For the record: I have no formal training in MW design but I do design simple PCBs (sample holders etc) for my experiments, we typically work between 4-8 GHz and I design the lines to be "flat enough" up to about 12 GHz or so (and I DO have the measurement kit needed to test them). I basically use a "cookbook" approach (combined with some Sonnet simulations) and so far all my designs have worked reasonably well. Hence, this type of design is not nearly as difficult as it seems; and I've learned that as long as I don't try to do anything too exotic there there is no need to worry.
     
    Last edited: Nov 18, 2014
  18. Nov 18, 2014 #17
    Thank you guys for your answers, I think I feel a lot more confident now. The reason why I focused on the trace impedance is because it is one thing I never had to deal with and I do not have any experience with. I looks to me if I do my math, figure out all the geometry of the traces, and require the board house to verify the impedance the PCB will be OK. I will try to add test points to my signals of interest. Do you have any recommendation on how to add test points to high speed lines, basically how not to make those connections antennas?
     
  19. Nov 18, 2014 #18

    Baluncore

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    You are on the right track.

    You do not want to ship boards that are “deaf” or “dumb” at RF. So first calculate the critical PCB parameters and specify reasonable bounds on impedance that can be met by the PCB manufacturer. Specify the PCB's RF input sensitivity and minimum output power to comply with the standards. You can then quickly test power, sensitivity and/or BER in the finished product. That tests functionality without the need to measure detailed internal diagnostic parameters. A good product will be able to self test it's critical performance parameters following manufacture.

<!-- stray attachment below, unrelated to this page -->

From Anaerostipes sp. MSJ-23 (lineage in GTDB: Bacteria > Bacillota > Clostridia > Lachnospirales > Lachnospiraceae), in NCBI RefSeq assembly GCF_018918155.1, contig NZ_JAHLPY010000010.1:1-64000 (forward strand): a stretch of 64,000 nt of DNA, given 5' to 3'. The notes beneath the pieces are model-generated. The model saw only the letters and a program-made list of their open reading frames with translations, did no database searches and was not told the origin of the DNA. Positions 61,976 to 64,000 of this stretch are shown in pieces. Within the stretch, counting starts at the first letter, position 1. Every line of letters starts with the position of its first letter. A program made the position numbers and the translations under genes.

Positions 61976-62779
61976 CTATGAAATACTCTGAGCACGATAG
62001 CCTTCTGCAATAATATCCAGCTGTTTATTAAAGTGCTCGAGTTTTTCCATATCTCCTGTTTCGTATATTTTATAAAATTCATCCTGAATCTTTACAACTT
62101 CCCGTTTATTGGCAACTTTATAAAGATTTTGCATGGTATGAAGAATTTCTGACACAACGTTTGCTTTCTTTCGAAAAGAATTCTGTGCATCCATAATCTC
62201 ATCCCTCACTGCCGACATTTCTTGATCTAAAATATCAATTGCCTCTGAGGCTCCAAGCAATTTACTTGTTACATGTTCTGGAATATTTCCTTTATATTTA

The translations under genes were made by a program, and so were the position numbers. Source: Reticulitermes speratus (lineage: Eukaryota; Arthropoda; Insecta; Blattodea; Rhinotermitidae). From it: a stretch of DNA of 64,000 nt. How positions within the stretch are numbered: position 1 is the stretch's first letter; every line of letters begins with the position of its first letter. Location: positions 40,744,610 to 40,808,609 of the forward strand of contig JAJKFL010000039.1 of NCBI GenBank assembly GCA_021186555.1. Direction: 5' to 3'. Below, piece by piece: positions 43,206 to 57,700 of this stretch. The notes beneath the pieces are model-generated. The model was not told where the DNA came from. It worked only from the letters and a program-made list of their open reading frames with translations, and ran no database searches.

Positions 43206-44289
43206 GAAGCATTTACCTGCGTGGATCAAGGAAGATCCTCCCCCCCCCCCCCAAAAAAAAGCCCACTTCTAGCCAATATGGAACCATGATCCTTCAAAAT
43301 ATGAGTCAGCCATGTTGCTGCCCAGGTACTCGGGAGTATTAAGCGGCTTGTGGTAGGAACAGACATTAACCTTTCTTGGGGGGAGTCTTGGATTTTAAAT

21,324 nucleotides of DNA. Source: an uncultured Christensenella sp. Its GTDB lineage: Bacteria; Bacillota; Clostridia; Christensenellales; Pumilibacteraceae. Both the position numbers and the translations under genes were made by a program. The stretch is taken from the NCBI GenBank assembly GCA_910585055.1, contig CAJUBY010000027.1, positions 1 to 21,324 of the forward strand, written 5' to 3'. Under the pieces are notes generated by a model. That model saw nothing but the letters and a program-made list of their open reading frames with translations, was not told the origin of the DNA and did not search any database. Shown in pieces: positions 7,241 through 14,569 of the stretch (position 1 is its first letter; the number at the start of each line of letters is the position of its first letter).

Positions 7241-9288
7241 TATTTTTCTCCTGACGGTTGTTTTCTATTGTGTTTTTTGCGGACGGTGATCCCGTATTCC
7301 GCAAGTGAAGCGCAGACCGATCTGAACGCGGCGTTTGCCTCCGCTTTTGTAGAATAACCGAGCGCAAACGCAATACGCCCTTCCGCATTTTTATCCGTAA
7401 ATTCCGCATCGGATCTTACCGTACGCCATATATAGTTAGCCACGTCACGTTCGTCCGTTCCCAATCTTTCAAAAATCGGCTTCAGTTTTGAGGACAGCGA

Where impedance is critical you are better to use one or more matching components that can be adjusted following assembly than to reject boards due to difficult trace impedance control. There is a trick available, by deliberately slightly miss-matching the line driver and receiver, the trace can be made at the geometric mean impedance of those elements. PCB RF performance will be more consistent because variation of mismatch at one end will tend to cancel that at the other. In the extreme situation this approximates a quarter wave transformer.

    UHF and microwave power is expensive to generate so good economy by impedance matching is a better investment than generating higher initial levels. Impedance matching really only becomes critical when low receiver noise or significant power is involved.Transmission lines on cheap PCB are not usually a problem, but when making resonant microwave elements from PCB traces things become more difficult and require better dielectric material with lower loss. That is because, if the element has a Q of say 20, the circulating energy will suffer 20 times the loss.
     
  20. Nov 20, 2014 #19
    Thank you guys for your replies.